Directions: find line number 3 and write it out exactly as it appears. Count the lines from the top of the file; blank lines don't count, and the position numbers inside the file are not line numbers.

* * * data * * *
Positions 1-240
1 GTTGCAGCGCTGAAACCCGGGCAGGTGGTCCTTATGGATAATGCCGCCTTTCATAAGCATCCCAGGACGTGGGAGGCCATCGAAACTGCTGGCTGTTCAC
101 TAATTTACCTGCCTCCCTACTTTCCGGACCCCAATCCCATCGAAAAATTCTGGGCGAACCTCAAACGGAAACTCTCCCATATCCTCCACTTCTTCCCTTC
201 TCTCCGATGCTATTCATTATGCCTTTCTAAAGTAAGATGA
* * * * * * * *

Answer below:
101 TAATTTACCTGCCTCCCTACTTTCCGGACCCCAATCCCATCGAAAAATTCTGGGCGAACCTCAAACGGAAACTCTCCCATATCCTCCACTTCTTCCCTTC